The role of nucleotide excision repair factors and the Mre11 nuclease in nucleoside analogue sensitivity

Beardmore, Richard (2015) The role of nucleotide excision repair factors and the Mre11 nuclease in nucleoside analogue sensitivity. PhD thesis, Prifysgol Bangor University.

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The Nucleoside Analogue (NA) gemcitabine (2', 2'-difluorodeoxycytidine; dFdC) is a clinically important cancer drug that is used in the treatment of solid tumours including pancreatic, metastatic breast, ovarian and non-small cell lung cancer (Bergman et al., 2002). Gemcitabine is similar to deoxycytidine (the naturally occurring nucleotide), in that after phosphorylation to its triphosphate form, dFdCTP competes with dCTP for integration into DNA during DNA replication and acts as a chain terminator, inhibiting further DNA synthesis (Prakasha Gowda et al., 2010). For a cell to survive treatment with this drug, the modified nucleotide needs to be removed from the DNA to allow replication restart. It remains largely unknown which DNA repair pathways are responsible for the removal of NAs from DNA. Based on previous data from the Hartsuiker lab using the model organism Schizosaccharomyces pombe (S. pombe), it was hypothesised that the Nucleotide Excision Repair (NER) pathway may be one mechanism that is used for gemcitabine removal from the genome. NER is responsible for removing bulky adducts from the DNA strand, particularly those caused by UV radiation, such as 6-4 photoproducts, or cyclopyrimidine dimers (Vermeulen, 2011). NER is an orchestrated process which is carried out by no less than 30 proteins, with a core set of 7 proteins, termed XPA to G, that are responsible for the main mechanism. The whole NER mechanism can be broken down into the steps of recognition of damage, DNA unwinding, confirmation of damage, excision of the lesion, followed by repair and ligation of the strand. NER can be further categorised into global NER (GG-NER) where damage is recognised by surveillance of the whole genome, or transcription coupled NER (TC-NER) where the damage is detected by the stalling of RNA polymerase, in transcription (Kamileri et al., 2012). Genetic deficiency in NER causes the condition termed Xeroderma Pigmentosum (XP). XP patients have extreme sensitivity to UV light and have a 1000 fold increased incidence of skin cancers if exposed to sunlight (Ahmad and Hanaoka, 2008; Rezvani et al., 2010). Work here uses fibroblasts from XP patients to investigate the mechanisms within NER, in both structural and enzymatic requirements of each NER protein, to determine their role in the removal of nucleoside analogues from the DNA. The resistance of some cancers to chemotherapeutic attack is often a result of the work done by such DNA repair pathways, therefore understanding the repair pathway that offers resistance to various drugs is essential for optimising treatment for individual cancers. Results presented in this thesis show that NER factors are required for cell survival following nucleoside analogue treatment, particularly XPA, XPC and XPG. Phenotypes shown following nucleoside analogue treatments in various NER deficient cell lines from different XP complementation groups differ from the classical reported sensitivity to UV and the UV mimetic drug 4NQO as measured by colony formation and unscheduled DNA synthesis (UDS). Results reported here further suggest that NER deficient XP cell lines are sensitive to both ATR and CHK1 kinase inhibition, and when combined with nucleoside analogues, this inhibition increases cytotoxicity compared to wild type controls. Furthermore, the requirement of the Mre11 nuclease in the resistance to nucleoside analogues, as well as the topoisomerase I poison, camptothecin was also studied. Topoisomerases that are responsible for resolving topological stress within the genome during replication and transcription are targets for chemotherapeutic attack in cancers by camptothecin and etoposide. Work here builds on published data from S .pombe which showed that the nuclease activity of Mre11 is required in camptothecin resistance in higher eukaryotes (Hartsuiker et al., 2009). Overall this work indicates a potential role of NER factors in repair and stabilisation of nucleoside analogue induced stalled replication forks, that has a dependence on the ATR-CHK1-Cdc25A S-phase checkpoint cascade. Ultimately this may reveal several potential targets for increasing gemcitabine and nucleoside analogue efficacy in cancers which carry NER factor mutations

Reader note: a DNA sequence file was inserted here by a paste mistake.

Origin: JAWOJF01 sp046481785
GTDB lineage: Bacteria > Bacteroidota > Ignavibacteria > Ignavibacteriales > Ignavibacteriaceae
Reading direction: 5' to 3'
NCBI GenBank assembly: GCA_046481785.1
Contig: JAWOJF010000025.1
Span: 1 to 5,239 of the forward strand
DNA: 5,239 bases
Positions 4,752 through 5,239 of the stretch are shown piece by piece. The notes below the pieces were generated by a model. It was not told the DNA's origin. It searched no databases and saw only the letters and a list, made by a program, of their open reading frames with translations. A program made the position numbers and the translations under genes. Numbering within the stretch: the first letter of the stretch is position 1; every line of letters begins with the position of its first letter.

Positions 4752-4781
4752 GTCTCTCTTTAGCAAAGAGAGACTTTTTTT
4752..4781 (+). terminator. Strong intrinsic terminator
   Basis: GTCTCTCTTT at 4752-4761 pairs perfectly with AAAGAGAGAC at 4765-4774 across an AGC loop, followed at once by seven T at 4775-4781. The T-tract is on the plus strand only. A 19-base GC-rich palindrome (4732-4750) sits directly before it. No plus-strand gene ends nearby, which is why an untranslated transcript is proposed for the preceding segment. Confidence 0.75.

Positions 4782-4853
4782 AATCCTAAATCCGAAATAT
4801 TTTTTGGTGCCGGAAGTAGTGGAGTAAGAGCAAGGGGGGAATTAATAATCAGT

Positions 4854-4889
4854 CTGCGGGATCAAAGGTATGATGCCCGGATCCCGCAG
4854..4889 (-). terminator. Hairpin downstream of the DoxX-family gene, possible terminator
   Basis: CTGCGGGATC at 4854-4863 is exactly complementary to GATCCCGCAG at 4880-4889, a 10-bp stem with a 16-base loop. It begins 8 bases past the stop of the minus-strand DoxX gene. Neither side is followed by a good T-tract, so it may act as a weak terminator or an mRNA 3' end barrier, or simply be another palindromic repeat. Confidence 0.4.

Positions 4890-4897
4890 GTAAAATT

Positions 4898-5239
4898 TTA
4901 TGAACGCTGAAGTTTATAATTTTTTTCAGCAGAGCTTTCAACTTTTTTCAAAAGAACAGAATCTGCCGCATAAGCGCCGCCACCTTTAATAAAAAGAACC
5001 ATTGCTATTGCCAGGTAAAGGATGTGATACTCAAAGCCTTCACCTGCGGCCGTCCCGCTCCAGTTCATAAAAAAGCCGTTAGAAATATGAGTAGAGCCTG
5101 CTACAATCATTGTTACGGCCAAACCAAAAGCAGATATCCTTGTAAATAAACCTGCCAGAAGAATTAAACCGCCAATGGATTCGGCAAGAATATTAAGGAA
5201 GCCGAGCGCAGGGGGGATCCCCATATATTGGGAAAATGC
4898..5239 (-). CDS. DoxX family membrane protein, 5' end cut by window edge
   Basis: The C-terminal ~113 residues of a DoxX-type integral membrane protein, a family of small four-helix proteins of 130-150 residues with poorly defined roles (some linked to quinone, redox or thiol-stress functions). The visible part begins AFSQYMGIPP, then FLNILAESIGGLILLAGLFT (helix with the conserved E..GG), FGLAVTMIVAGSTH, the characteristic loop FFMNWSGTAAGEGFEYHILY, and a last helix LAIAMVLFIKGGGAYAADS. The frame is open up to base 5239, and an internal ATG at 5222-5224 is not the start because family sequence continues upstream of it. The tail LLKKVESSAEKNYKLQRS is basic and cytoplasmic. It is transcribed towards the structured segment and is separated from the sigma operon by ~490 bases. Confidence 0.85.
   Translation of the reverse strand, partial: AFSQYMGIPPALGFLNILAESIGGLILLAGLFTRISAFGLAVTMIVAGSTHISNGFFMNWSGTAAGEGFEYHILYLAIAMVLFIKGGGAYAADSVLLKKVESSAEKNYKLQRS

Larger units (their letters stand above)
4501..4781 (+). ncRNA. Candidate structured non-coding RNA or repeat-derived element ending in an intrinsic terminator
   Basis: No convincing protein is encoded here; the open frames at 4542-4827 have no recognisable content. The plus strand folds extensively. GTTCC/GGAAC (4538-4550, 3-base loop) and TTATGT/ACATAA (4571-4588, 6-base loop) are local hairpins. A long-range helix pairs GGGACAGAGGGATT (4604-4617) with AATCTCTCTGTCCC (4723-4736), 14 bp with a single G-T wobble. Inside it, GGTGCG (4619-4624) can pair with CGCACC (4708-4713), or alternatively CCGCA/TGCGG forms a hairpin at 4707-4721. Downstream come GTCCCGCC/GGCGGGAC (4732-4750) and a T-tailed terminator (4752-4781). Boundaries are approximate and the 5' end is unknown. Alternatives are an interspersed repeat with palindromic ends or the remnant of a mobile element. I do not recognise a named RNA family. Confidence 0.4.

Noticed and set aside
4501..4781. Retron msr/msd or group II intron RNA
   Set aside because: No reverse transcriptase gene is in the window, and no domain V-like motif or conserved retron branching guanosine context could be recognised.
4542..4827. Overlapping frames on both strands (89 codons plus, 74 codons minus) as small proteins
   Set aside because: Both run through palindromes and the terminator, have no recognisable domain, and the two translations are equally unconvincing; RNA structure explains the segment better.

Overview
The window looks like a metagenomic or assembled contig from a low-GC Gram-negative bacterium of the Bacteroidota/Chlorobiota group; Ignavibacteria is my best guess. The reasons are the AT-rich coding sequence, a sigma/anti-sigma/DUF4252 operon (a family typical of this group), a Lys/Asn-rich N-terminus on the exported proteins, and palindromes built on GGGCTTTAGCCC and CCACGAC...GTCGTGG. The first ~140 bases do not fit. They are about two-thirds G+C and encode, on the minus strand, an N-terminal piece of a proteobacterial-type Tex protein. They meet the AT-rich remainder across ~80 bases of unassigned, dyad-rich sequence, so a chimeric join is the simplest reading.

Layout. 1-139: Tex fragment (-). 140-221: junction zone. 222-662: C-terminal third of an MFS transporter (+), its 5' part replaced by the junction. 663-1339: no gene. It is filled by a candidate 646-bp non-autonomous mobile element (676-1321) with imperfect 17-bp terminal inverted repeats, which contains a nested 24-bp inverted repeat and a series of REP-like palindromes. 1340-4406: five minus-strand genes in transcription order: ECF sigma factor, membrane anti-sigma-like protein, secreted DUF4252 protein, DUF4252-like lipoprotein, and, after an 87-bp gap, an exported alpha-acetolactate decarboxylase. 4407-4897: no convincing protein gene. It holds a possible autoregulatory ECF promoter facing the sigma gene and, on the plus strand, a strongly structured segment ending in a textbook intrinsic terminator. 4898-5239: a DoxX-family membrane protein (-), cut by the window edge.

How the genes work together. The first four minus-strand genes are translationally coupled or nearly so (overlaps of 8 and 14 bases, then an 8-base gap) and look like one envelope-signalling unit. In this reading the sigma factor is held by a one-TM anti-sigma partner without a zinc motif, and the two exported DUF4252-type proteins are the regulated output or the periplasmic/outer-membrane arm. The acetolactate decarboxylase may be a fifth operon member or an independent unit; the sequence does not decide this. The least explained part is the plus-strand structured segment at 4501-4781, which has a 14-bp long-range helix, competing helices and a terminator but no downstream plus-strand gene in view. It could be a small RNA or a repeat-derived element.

Item Type: Thesis (PhD)
Subjects: Degree Thesis
Departments: College of Natural Sciences > School of Biological Sciences
Degree Thesis
Date Deposited: 22 Apr 2016 09:26
Last Modified: 18 May 2016 08:47
URI: http://e.bangor.ac.uk/id/eprint/6552
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